Schizophrenia and smoking: An epidemiological survey in a state hospital

Jose De Leon, Mahmood Dadvand, Caria Canuso, Aruby Odom White, Joseph K. Stanilla, George M. Simpson

Research output: Contribution to journalArticlepeer-review

379 Scopus citations

Abstract

Objective: The authors sought to determine whether smoking is related to schizophrenia or neuroleptic treatment. Method: Cigarette smoking was measured in all patients hospitalized at a state hospital (N=360) and compared in relation to gender and diagnosis (schizophrenic versus nonschizophrenic). Results: The overall frequency of smoking was 79% (N=284). Male schizophrenic patients had the highest frequency of smoking, followed by male nonschizophrenic patients, female schizophrenic patients, and female nonschizophrenic patients, respectively. Schizophrenia and polydipsia were associated with both smoking and heavy smoking. Conclusions: After correction for other variables, schizophrenia appears to increase the risk of being both a smoker and a heavy smoker. There was a possible association between high doses of neuroleptics and smoking but only for nonschizophrenic patients.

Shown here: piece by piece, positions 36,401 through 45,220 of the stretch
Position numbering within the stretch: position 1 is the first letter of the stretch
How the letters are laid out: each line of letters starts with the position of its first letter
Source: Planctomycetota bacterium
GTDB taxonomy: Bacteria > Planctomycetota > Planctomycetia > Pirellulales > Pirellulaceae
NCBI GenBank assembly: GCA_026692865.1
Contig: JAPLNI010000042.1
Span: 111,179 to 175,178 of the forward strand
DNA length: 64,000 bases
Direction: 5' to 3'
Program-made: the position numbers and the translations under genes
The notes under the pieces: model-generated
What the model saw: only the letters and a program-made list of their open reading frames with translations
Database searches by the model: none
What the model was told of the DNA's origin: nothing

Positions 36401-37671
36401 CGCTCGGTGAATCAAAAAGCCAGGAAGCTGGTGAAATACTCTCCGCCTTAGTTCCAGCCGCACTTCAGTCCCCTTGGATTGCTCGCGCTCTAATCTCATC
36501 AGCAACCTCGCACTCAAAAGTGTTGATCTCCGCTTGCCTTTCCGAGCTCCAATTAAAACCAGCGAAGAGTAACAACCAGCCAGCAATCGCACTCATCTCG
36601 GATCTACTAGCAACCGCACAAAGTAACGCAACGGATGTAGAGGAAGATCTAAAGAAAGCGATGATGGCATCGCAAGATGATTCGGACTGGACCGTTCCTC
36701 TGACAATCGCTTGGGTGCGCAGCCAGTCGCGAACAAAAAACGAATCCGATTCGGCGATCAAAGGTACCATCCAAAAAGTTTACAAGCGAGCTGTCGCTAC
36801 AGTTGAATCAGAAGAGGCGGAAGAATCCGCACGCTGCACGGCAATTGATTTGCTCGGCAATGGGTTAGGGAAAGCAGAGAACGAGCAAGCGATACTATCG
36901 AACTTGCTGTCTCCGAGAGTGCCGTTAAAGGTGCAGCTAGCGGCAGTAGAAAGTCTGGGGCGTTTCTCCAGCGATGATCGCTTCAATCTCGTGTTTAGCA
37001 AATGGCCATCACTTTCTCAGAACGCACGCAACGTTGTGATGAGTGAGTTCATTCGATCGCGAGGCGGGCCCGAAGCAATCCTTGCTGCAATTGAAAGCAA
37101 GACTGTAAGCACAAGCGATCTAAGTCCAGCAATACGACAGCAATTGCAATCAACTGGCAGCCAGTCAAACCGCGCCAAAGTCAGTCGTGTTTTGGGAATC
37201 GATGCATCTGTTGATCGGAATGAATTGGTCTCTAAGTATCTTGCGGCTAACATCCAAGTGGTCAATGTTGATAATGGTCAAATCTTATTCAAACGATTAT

Original languageEnglish
Pages (from-to)453-455
Number of pages3
JournalAmerican Journal of Psychiatry
Volume152
Issue number3
DOIs
StatePublished - Mar 1995

ASJC Scopus subject areas

  • Psychiatry and Mental health

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